Local Politics

Outgoing members say challenges await new Wake school board

Posted November 29, 2009 6:40 p.m. EST
Updated December 1, 2009 6:12 p.m. EST

— Outgoing Wake County school board members say that newly-elected members could apply lessons learned by their predecessors as they strive to keep campaign promises, including support for neighborhood schools.

During the eight years Patti Head served as the board's chair and vice-chair, the Wake County Public School System grew by more than 40,000 students and 37 schools.

No decision prompted more backlash than student assignment, she said.

"Particularly, what I found over eight years is you can't make everyone happy, that you do the very best you can in putting in balance, resources both financial and human resources,” Head said.

The newly-elected members – Debra Goldman, Chris Malone, Deborah Prickett and John Tedesco – gained endorsements from community groups, including WakeCARES and the Wake Schools Community Alliance, for their willingness to change student assignment policies in favor of neighborhood schools.

The school system's policy is to have no more than 40 percent of students receiving free or reduced-price lunches at any school. Students are reassigned each year to maintain that level of socioeconomic diversity, as well as to fill new schools and relieve overcrowding.

Outgoing board member Eleanor Goettee, who supports the diversity policy, said most recent reassignments have been driven by growth, not diversity. Growth will also make the new school board members' promise of neighborhood schools hard to fulfill, she said.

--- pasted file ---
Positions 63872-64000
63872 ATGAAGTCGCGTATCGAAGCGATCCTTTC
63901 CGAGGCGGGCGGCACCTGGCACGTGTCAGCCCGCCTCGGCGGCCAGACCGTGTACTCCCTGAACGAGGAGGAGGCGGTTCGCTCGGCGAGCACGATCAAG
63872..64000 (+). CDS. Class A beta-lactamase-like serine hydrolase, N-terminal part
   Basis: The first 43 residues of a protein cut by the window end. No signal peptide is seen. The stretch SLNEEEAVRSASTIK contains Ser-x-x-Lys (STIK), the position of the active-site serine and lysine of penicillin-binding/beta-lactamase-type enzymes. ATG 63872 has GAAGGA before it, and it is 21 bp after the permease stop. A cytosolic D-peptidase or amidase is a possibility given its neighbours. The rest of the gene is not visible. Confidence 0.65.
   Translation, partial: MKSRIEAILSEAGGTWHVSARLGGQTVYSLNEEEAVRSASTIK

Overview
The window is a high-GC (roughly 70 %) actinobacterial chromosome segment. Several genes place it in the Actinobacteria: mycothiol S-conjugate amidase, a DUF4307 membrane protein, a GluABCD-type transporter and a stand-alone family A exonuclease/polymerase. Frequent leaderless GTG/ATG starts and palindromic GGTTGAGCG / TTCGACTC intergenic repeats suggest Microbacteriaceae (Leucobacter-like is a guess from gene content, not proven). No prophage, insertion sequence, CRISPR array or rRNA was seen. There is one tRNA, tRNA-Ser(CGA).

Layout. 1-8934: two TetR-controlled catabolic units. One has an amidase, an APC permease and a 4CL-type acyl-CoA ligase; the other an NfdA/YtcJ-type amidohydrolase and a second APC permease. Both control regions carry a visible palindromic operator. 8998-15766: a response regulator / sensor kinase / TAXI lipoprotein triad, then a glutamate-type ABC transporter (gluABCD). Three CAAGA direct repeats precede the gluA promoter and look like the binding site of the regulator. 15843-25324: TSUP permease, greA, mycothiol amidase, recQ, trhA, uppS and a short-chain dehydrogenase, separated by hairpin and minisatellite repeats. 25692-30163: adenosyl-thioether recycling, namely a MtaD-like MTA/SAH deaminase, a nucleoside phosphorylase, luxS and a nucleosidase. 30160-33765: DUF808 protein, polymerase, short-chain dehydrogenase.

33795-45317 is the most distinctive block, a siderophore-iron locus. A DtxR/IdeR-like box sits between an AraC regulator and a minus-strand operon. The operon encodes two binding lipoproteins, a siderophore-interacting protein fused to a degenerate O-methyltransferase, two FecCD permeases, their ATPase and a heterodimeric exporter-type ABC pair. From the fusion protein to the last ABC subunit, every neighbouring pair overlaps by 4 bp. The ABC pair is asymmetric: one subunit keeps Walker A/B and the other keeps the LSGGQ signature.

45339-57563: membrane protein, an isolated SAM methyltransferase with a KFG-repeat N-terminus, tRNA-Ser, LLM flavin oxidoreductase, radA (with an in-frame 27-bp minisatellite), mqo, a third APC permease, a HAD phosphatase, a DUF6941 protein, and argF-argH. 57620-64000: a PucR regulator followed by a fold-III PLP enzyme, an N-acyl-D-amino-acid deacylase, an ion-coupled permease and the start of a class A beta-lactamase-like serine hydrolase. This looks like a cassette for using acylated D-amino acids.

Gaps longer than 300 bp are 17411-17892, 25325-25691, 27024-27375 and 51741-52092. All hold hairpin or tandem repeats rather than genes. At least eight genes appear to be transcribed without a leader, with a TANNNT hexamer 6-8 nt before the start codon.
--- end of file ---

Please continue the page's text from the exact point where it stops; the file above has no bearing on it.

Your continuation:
"It's impossible in some of these really dense neighborhoods for all those children to go to the 'neighborhood school,'" Goettee said. "In fact, the new board is going to have a difficult time determining how you define a neighborhood school."

In the election, support for the student assignment policies came from the North Carolina Association of Educators and the Friends of Diversity, a group newly formed by local political and business leaders that made a last-ditch campaign. Supporters argued that reversing current policies would hurt the district's future, and Rev. William Barber, president of the state NAACP chapter, said it would essentially re-segregate schools.

"I do not want us to revert to segregated schools, to schools of high poverty,” Goettee said.

Both Head and Goettee said they decided to not seek re-election so they could spend more time with family and pursue other interests. They offered advice for new school members, who will be sworn in Tuesday.

Goettee cautioned that making tough decisions will take a toll.

"Every decision has impact and consequence for so many children, so the seriousness of which we had to address everything is just stressful, to be honest," she said.

Head said the new members should proceed with thoughtfulness and consideration.

"Study the issues, and listen to both those voices that are very loud but also those that are softer-spoken voices, and try to balance the issues,” she said.